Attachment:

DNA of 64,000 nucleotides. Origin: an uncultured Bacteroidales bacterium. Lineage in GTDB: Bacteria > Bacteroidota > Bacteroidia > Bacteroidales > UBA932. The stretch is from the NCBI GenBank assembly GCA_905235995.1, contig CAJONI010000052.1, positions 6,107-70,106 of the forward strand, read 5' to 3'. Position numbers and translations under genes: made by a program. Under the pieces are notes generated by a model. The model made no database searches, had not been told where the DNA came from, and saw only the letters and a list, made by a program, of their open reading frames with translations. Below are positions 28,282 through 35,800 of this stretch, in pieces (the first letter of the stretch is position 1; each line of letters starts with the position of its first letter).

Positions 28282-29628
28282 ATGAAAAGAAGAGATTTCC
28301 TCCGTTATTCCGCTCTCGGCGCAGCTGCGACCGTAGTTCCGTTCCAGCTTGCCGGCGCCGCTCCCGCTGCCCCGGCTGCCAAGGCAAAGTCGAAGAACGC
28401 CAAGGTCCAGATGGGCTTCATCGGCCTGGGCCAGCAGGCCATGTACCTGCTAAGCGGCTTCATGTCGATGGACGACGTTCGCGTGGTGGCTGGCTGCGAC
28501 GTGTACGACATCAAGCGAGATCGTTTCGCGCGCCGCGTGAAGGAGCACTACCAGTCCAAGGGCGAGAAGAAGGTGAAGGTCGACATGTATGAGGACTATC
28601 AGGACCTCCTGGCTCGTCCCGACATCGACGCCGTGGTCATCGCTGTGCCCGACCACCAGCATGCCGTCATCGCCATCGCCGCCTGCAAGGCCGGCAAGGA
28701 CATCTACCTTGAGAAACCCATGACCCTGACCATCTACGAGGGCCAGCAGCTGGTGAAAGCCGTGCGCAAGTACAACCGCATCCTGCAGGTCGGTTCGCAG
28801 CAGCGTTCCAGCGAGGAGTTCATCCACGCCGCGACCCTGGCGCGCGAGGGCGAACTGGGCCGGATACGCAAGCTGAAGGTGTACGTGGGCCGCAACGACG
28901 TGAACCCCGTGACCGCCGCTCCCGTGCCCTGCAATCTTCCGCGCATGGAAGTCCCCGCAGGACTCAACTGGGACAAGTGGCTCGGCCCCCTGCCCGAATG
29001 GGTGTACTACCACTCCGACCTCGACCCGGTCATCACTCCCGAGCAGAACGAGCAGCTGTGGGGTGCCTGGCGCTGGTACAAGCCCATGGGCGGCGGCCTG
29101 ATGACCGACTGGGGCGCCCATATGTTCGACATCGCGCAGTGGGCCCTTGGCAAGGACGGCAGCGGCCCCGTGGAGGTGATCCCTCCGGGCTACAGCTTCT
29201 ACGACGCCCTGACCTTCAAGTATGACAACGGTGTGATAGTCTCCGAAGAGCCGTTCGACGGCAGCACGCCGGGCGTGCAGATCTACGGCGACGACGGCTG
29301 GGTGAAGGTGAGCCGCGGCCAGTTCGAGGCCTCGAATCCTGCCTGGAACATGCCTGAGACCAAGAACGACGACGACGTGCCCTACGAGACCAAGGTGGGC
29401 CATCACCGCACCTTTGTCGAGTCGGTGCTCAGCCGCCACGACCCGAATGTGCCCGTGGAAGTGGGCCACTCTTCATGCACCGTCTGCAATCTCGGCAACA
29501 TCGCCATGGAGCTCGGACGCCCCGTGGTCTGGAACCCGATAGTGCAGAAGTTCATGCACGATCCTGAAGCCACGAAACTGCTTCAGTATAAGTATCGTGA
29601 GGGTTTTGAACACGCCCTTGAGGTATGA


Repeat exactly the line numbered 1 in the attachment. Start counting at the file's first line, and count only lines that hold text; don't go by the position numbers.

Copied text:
DNA of 64,000 nucleotides. Origin: an uncultured Bacteroidales bacterium. Lineage in GTDB: Bacteria > Bacteroidota > Bacteroidia > Bacteroidales > UBA932. The stretch is from the NCBI GenBank assembly GCA_905235995.1, contig CAJONI010000052.1, positions 6,107-70,106 of the forward strand, read 5' to 3'. Position numbers and translations under genes: made by a program. Under the pieces are notes generated by a model. The model made no database searches, had not been told where the DNA came from, and saw only the letters and a list, made by a program, of their open reading frames with translations. Below are positions 28,282 through 35,800 of this stretch, in pieces (the first letter of the stretch is position 1; each line of letters starts with the position of its first letter).